Writing Advice

Another theft of a good topic from the LadyKillers Blog: Writing advice, with a Real Me twist.

Sometimes I think there’s more advice on writing than actual writing.

Oops. I’m breaking one rule already. The one that says Never use second person.

But I’ve finally found a rule I can live with.

Write with the door closed, rewrite with the door open. – Stephen King

King reveals secrets to Minichino

I can’t be sure I understood perfectly what Stephen King said, but I’ll take a shot at it.

Write the book you want to write, alone in your room. Then, when you have a draft, participate as much as possible in the writing community. Enlist all the help you can for critique and pay attention to every suggestion. Not that you follow that suggestion verbatim, but you do something to address the problem.

The community laser, c. 1968

My first exposure to a grown-up career (excluding that of pizza chef on Revere Beach) was in physics research. The centerpiece was a six-foot long helium-neon laser in a basement laboratory where no fewer than eight or nine of us worked at any one time. Communal research, you might say, with one log book for entering data. Over a period of five-and-a-half years, I don’t remember a time when I was alone in the lab, even in the hours after midnight.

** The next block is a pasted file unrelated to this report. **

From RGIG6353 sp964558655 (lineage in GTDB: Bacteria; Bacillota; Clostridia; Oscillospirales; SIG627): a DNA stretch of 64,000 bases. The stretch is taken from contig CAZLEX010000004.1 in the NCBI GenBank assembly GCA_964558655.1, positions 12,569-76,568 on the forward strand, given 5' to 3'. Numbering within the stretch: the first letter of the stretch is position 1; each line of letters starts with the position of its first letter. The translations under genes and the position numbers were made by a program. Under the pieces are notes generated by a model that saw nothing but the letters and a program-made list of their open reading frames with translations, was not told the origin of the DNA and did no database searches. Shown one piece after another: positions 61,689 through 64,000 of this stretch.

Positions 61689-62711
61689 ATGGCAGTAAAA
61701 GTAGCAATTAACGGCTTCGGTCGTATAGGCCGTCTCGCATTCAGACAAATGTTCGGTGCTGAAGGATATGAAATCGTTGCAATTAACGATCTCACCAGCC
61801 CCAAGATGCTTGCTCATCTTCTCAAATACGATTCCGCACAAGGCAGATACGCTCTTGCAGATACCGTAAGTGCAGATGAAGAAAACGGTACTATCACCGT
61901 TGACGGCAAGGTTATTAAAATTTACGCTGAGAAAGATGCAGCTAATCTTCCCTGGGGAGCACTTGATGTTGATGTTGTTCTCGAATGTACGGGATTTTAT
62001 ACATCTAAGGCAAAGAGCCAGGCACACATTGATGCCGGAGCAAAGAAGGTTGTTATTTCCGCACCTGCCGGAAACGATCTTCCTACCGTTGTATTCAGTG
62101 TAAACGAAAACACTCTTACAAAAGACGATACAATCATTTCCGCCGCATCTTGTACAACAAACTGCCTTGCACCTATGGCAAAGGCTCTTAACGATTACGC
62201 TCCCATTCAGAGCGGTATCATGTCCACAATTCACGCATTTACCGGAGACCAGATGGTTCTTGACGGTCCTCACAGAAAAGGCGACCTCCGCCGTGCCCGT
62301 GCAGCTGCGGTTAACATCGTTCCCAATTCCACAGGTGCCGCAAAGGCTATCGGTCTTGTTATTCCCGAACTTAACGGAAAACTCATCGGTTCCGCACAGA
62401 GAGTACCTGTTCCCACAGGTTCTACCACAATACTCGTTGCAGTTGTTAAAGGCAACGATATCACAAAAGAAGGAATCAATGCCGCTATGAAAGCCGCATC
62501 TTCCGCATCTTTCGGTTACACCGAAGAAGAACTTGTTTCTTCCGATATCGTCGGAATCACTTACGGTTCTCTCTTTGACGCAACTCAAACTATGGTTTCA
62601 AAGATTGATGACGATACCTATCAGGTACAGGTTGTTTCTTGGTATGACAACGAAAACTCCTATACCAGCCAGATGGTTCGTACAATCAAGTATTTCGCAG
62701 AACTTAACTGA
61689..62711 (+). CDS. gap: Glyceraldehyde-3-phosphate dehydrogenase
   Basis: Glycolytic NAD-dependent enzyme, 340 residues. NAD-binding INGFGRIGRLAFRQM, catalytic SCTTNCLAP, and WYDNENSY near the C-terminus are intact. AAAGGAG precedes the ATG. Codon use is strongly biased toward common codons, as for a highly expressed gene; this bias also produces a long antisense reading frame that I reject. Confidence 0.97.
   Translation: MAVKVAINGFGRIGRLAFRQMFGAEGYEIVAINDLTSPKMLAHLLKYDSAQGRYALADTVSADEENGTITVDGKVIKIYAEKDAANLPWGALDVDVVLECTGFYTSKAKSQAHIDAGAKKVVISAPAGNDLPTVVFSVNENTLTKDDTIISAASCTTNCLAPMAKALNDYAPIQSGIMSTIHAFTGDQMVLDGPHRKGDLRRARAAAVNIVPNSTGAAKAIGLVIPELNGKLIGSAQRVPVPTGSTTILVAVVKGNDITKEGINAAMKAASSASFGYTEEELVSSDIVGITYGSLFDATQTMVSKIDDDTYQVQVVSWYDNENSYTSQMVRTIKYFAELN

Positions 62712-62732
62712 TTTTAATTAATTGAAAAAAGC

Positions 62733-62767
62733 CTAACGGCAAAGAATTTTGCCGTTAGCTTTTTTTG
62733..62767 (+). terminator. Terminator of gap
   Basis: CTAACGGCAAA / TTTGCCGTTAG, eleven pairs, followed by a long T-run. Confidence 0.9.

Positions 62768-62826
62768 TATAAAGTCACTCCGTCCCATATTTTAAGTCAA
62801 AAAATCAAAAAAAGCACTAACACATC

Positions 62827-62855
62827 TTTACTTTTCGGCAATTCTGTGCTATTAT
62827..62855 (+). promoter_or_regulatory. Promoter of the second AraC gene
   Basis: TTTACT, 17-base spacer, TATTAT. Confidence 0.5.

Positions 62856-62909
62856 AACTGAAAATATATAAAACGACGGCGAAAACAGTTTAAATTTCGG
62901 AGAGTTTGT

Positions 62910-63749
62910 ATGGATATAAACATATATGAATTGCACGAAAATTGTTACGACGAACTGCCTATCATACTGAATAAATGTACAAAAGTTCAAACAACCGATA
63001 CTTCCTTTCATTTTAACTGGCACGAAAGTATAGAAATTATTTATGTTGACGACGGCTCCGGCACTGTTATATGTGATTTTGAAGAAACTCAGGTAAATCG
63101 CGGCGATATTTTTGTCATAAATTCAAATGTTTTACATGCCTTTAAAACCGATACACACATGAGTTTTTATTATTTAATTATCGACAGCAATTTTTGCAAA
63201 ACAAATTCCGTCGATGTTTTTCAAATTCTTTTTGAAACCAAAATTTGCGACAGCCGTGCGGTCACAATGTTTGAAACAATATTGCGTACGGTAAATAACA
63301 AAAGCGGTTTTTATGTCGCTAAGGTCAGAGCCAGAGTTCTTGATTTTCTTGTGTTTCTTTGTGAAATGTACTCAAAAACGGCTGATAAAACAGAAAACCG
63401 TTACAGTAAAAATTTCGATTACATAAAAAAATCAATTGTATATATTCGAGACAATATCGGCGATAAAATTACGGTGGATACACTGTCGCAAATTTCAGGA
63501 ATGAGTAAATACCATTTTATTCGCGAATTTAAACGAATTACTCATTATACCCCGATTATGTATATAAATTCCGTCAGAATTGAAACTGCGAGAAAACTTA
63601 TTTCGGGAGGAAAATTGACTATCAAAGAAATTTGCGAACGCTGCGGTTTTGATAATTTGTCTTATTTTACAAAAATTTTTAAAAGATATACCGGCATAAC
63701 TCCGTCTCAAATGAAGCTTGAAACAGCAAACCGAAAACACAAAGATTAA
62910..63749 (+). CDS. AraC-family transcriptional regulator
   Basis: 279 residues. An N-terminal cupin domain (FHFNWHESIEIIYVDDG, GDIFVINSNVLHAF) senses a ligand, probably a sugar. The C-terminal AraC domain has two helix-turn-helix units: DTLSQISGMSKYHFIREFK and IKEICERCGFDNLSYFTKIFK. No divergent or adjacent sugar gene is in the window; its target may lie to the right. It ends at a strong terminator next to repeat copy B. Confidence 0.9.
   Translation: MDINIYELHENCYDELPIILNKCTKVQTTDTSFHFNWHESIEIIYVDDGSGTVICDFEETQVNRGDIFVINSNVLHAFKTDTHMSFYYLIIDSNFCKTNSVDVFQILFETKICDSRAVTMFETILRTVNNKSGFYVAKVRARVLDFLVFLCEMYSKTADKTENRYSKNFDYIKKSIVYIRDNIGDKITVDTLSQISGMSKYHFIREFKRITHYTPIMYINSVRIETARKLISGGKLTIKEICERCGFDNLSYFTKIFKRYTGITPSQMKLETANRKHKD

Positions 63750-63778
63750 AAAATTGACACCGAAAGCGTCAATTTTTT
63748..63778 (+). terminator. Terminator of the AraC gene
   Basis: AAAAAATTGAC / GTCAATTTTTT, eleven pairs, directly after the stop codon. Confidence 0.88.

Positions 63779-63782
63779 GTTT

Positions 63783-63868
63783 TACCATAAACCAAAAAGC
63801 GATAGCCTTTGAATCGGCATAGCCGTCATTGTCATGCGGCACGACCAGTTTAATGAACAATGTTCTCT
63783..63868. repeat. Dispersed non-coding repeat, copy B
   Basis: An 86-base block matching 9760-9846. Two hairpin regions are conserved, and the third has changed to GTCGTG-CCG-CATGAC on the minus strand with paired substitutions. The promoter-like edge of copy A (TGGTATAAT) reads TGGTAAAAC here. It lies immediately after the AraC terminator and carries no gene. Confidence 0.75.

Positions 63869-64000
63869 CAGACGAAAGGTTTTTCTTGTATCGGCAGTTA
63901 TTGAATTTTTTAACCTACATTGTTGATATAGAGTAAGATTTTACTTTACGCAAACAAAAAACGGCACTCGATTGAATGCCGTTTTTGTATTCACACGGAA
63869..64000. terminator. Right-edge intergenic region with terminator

I did have to write my dissertation alone, but that was fun—without computers, I was committed to pasting dozens of photos onto multiple copies of the book, using rubber cement. A high!

When I thought of writing as a “career” (only my tax man knows whether it really is one), I worried that I’d be lonely. Could I work for hours on end with no company? No one to talk to across a glass tube, glowing red and providing the necessary stimulus to discuss the issues of the day? No one to share a couple of hard-boiled eggs with when there was no time to hit the White Castle across the street?

It turned out I didn’t have to worry. Because as the King says, after that first dump of words, I could open my door to all the members of Mystery Writers of America, the California Writers Club, and Sisters in Crime; to crowds of subject matter experts, critiquers, and beta readers.

Thanks to all of you!


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